“It’s undeniable, there must be a reason it’s attracting them,” he said, noting that the number of annual fishing trips to one subway car site rose from 300 to 17,000. “That’s the kind of impact something like that can have.”
But some scientists worry that anglers may be catching and consuming fish that have absorbed contaminants leaching from decommissioned vessels. These ships have carcinogenic polychlorinated biphenyls (PCBs), as well as oil, asbestos and other pollutants.
The EPA, which issued guidelines for ship sinking in 2006 along with the Transportation Department’s Maritime Administration, requires that any ship destined to become an artificial reef not contain PCB levels above 50 parts per billion. But some fish can accumulate PCBs in their bodies over time as they consume smaller fish, causing their contaminant levels to rise above that threshold.
Jon Dodrill, environmental administrator for the Florida Fish and Wildlife Conservation Commission’s division of marine fisheries management, has been monitoring PCB levels in reef fish near the site of the USS Oriskany, a naval aircraft carrier that was sunk to create a reef in May 2006. State officials identified a spike in fish-tissue PCB contamination a year after the sinking.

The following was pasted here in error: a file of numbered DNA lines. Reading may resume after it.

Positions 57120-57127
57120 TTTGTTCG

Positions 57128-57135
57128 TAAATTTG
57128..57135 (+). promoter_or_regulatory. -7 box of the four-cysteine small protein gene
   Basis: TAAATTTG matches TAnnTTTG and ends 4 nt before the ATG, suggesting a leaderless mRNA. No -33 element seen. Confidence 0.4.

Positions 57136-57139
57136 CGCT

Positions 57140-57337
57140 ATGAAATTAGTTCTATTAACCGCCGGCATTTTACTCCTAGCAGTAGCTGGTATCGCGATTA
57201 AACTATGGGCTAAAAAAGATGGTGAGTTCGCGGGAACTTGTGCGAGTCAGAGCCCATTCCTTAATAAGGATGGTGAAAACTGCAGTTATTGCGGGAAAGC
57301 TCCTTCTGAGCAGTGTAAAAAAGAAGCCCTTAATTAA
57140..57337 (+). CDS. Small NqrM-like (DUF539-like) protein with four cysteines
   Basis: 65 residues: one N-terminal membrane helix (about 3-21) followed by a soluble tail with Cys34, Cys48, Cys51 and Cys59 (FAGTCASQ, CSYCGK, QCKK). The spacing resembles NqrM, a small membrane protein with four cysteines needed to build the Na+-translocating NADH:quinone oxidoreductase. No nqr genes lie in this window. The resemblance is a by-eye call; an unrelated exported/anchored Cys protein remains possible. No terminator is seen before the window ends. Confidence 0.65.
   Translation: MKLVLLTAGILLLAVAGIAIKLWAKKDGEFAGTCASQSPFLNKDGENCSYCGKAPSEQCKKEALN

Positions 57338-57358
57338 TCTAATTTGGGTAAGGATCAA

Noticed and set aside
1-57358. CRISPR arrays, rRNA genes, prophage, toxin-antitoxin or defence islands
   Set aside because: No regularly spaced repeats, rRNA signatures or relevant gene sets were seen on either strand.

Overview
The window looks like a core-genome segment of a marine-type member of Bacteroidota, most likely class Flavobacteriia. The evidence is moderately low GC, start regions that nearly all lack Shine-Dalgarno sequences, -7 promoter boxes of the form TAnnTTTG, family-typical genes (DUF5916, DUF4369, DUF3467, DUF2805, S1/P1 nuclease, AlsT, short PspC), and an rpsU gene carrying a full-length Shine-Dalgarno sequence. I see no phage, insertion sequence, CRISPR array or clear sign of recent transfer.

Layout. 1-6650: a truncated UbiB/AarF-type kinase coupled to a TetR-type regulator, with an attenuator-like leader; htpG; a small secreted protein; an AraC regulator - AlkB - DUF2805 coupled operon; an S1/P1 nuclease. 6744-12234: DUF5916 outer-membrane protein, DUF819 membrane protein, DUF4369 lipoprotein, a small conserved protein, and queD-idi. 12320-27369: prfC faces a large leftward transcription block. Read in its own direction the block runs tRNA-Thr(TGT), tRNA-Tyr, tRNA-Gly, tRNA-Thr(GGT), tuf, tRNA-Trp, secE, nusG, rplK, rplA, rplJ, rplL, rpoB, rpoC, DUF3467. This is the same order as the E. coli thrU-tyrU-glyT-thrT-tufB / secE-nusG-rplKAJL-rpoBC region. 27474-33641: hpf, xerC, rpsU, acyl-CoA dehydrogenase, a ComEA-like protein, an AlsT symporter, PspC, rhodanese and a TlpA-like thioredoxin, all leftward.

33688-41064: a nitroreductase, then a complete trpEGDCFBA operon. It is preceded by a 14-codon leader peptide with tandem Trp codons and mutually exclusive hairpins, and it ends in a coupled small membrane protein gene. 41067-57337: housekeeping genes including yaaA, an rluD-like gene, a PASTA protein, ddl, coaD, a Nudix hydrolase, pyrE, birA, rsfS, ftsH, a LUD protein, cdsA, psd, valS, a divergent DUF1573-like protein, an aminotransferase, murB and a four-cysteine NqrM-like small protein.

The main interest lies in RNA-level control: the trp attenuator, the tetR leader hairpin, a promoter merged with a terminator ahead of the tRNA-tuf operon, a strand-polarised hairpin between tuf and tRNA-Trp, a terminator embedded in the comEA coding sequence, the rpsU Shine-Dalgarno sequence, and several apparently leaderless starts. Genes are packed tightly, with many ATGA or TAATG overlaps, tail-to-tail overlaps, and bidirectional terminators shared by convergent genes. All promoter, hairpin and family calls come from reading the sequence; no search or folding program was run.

Since then, the contamination levels have dropped below advisory levels, although the most recent round of test results found elevated PCB levels in two red porgy and two scamp grouper that were sampled. “We’re interested to see if this downward trend continues or stabilizes at a lower level,” Dodrill said, adding that the peak levels of contamination would be a problem only for people relying on these fish for their main source of food.
Maine sanctuary managers are hoping that the increase in divers and anglers near artificial reefs will ease human pressure on natural reefs. Sean Morton, superintendent of the Florida Keys National Marine Sanctuary, said that a sunken ship off Key Largo has diverted tourists from neighboring natural reefs but one off Key West has not.
“There’s no need to get any more artificial reefs done at this point, until we know the impact of what we’ve already done,” Causey said of the Florida Keys.
In the meantime, the $945,000 project to clean, reconfigure and sink the Radford is close to completion. Contractors have removed the wiring, ductwork and gaskets that could contain PCBs, and they continue to test for remaining traces of the chemicals. They have auctioned off the brass, bronze and other exotic alloys from fixtures and opened up vertical shafts and missile silos. EPA inspectors continue to do final checks on the project, and contractors are focused on cleaning some remaining engine rooms.
After towing the Radford to its designated site later this month or in early August, contractors will cut holes in the ship, which participated in the Persian Gulf War as well as the Navy’s bombardment of Beirut in the early 1980s. Then the vessel, which went out of service March 18, 2003, will sink beneath the waves.